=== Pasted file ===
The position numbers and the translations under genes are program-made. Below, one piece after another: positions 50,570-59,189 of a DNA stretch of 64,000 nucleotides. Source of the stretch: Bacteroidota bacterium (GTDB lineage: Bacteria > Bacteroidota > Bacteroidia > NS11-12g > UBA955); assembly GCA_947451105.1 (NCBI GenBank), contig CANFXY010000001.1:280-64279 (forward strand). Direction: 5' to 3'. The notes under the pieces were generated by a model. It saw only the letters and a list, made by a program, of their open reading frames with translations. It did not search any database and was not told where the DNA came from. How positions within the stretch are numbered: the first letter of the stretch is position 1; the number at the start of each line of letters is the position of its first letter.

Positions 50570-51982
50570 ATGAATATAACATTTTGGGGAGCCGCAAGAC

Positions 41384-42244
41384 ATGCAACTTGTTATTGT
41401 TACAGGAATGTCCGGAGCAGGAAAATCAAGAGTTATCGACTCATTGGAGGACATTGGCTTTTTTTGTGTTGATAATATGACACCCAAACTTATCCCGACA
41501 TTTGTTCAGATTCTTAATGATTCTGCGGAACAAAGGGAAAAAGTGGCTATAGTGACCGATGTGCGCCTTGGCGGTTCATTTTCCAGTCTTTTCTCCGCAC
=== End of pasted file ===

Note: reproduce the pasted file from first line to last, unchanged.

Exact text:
The position numbers and the translations under genes are program-made. Below, one piece after another: positions 50,570-59,189 of a DNA stretch of 64,000 nucleotides. Source of the stretch: Bacteroidota bacterium (GTDB lineage: Bacteria > Bacteroidota > Bacteroidia > NS11-12g > UBA955); assembly GCA_947451105.1 (NCBI GenBank), contig CANFXY010000001.1:280-64279 (forward strand). Direction: 5' to 3'. The notes under the pieces were generated by a model. It saw only the letters and a list, made by a program, of their open reading frames with translations. It did not search any database and was not told where the DNA came from. How positions within the stretch are numbered: the first letter of the stretch is position 1; the number at the start of each line of letters is the position of its first letter.

Positions 50570-51982
50570 ATGAATATAACATTTTGGGGAGCCGCAAGAC

Positions 41384-42244
41384 ATGCAACTTGTTATTGT
41401 TACAGGAATGTCCGGAGCAGGAAAATCAAGAGTTATCGACTCATTGGAGGACATTGGCTTTTTTTGTGTTGATAATATGACACCCAAACTTATCCCGACA
41501 TTTGTTCAGATTCTTAATGATTCTGCGGAACAAAGGGAAAAAGTGGCTATAGTGACCGATGTGCGCCTTGGCGGTTCATTTTCCAGTCTTTTCTCCGCAC